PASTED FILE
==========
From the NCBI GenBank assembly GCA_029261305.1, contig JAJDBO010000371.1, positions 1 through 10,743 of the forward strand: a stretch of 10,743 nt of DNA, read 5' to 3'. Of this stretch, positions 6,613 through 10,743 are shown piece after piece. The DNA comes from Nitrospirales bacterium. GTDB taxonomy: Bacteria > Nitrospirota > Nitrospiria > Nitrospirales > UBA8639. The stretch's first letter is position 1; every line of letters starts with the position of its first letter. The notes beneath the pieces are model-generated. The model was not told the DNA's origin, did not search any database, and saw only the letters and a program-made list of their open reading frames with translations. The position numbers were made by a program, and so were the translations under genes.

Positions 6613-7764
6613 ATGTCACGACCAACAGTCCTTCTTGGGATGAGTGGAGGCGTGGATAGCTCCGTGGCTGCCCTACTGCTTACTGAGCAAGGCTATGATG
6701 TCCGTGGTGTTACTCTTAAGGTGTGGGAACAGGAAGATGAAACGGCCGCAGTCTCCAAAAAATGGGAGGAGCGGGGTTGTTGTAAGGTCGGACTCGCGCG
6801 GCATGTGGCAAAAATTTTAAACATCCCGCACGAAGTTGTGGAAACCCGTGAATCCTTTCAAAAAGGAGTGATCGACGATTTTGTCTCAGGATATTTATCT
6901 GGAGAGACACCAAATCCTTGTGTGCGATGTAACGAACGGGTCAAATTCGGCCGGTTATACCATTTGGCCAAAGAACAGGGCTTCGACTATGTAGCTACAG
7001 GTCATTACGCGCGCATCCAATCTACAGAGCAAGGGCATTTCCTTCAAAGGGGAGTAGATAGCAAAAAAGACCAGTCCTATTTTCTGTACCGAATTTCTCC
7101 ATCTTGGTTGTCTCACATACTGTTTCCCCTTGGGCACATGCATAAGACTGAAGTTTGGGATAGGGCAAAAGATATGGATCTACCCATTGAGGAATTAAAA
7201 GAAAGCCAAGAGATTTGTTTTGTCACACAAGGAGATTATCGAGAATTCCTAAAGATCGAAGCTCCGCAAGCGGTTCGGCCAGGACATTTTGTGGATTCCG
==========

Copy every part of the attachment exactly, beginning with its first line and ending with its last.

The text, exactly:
From the NCBI GenBank assembly GCA_029261305.1, contig JAJDBO010000371.1, positions 1 through 10,743 of the forward strand: a stretch of 10,743 nt of DNA, read 5' to 3'. Of this stretch, positions 6,613 through 10,743 are shown piece after piece. The DNA comes from Nitrospirales bacterium. GTDB taxonomy: Bacteria > Nitrospirota > Nitrospiria > Nitrospirales > UBA8639. The stretch's first letter is position 1; every line of letters starts with the position of its first letter. The notes beneath the pieces are model-generated. The model was not told the DNA's origin, did not search any database, and saw only the letters and a program-made list of their open reading frames with translations. The position numbers were made by a program, and so were the translations under genes.

Positions 6613-7764
6613 ATGTCACGACCAACAGTCCTTCTTGGGATGAGTGGAGGCGTGGATAGCTCCGTGGCTGCCCTACTGCTTACTGAGCAAGGCTATGATG
6701 TCCGTGGTGTTACTCTTAAGGTGTGGGAACAGGAAGATGAAACGGCCGCAGTCTCCAAAAAATGGGAGGAGCGGGGTTGTTGTAAGGTCGGACTCGCGCG
6801 GCATGTGGCAAAAATTTTAAACATCCCGCACGAAGTTGTGGAAACCCGTGAATCCTTTCAAAAAGGAGTGATCGACGATTTTGTCTCAGGATATTTATCT
6901 GGAGAGACACCAAATCCTTGTGTGCGATGTAACGAACGGGTCAAATTCGGCCGGTTATACCATTTGGCCAAAGAACAGGGCTTCGACTATGTAGCTACAG
7001 GTCATTACGCGCGCATCCAATCTACAGAGCAAGGGCATTTCCTTCAAAGGGGAGTAGATAGCAAAAAAGACCAGTCCTATTTTCTGTACCGAATTTCTCC
7101 ATCTTGGTTGTCTCACATACTGTTTCCCCTTGGGCACATGCATAAGACTGAAGTTTGGGATAGGGCAAAAGATATGGATCTACCCATTGAGGAATTAAAA
7201 GAAAGCCAAGAGATTTGTTTTGTCACACAAGGAGATTATCGAGAATTCCTAAAGATCGAAGCTCCGCAAGCGGTTCGGCCAGGACATTTTGTGGATTCCG